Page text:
from the epic-keylogger-fail dept.
cheerytt writes "Let this be a lesson to all the broken-hearted geeks out there. A 38-year-old Ohio man is set to plead guilty to federal charges after spyware he meant to install on the computer of a woman he'd had a relationship with ended up infecting computers at a children's hospital. Spyware was sent to the woman's Yahoo e-mail address in the hope it would be used to monitor what his former girlfriend was doing on her PC. But instead, she opened the spyware on a computer in the hospital's pediatric cardiac surgery department. The spyware sent more than 1,000 screen captures via e-mail, including details of medical procedures, diagnostic notes and other confidential information relating to 62 patients. The man will pay $33,000 to the hospital for damages and faces a maximum sentence of five years in prison."
dasButcher writes "Viruses and worms get all the headlines, but poor password management is a worse problem according to a new study by Channel Insider and CompTIA. As Larry Walsh writes in his Security Channel blog, VARs and security service providers say they find more problems with password management than antivirus applications when they do security assessments. While password problems are nothing new, Walsh and those posting on his blog correctly assert that users remain cavalier about passwords and businesses are doing too little to address this serious vulnerability."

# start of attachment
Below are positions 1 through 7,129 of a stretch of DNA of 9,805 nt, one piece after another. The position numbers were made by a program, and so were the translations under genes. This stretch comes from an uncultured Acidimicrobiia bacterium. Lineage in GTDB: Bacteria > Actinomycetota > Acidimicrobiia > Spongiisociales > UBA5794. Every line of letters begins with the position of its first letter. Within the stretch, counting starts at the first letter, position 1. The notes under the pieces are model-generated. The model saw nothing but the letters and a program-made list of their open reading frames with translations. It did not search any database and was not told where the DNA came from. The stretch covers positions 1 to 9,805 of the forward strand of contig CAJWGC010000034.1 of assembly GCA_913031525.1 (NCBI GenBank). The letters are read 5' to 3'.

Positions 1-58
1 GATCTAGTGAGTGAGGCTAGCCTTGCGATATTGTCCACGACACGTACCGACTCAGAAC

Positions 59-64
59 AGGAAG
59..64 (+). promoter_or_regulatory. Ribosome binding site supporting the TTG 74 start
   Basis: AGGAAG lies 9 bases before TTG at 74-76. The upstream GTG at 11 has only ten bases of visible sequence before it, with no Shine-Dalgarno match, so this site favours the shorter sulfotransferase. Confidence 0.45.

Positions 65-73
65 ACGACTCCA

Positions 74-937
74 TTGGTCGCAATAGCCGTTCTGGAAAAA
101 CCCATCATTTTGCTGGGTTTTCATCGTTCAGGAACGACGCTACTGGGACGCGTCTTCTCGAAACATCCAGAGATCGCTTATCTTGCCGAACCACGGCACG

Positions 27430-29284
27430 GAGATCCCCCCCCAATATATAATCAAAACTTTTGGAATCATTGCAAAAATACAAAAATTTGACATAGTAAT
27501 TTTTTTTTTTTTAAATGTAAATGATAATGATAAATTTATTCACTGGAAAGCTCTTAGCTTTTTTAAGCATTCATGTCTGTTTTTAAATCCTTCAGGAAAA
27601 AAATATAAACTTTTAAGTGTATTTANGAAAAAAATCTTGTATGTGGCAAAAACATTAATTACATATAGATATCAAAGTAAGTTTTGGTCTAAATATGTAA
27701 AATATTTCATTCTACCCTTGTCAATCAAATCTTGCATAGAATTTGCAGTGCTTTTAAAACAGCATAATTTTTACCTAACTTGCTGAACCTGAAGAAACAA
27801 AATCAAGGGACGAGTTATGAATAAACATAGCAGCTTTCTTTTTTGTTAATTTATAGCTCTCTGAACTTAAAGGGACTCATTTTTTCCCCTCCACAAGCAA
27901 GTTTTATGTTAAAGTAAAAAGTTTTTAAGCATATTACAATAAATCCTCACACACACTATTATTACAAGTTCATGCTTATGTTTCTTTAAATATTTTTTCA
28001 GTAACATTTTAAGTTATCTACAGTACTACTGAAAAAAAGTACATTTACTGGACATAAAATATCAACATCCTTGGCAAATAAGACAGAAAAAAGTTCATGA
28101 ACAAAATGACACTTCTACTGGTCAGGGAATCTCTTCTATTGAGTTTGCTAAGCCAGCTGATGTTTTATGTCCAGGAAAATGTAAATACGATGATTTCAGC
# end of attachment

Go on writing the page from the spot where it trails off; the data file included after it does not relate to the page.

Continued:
from the less-ignorance-less-bliss dept.
zentanu writes "It's said that if you want to be happy, be a gardener. What about IT security professionals?
Having worked as an IT security consultant for several years, I now wonder if my job has a negative influence on my happiness, because it constantly teaches me to focus on the negative side of life: I always have to think about risks and identify all sorts of things that could go wrong.
As an auditor I search for errors that others have made and haughtily tell them. As a penetration tester I break systems that system engineers and administrators have laboriously built. I assume inside threats and have to be professionally suspicious. The security mindset surely helps me in my job, but is it good for me on the long run? What kind of influence has being an IT security professional had on your general attitude towards life? What helps you stay out of pessimism and cynicism? Is protecting existing things really as good as building new ones?"
from the poised-to-strike dept.
ancientribe writes "There's a new peer-to-peer based botnet emerging that could blow the notorious Storm away in size and sophistication, according to researchers, and it's a direct result of how Storm has changed the botnet game, with more powerful and wily botnets on the horizon. This article provides a peek at the 'new Storm' and reveals the three biggest botnets in the world (including Storm) — and what makes them tick and what they are after."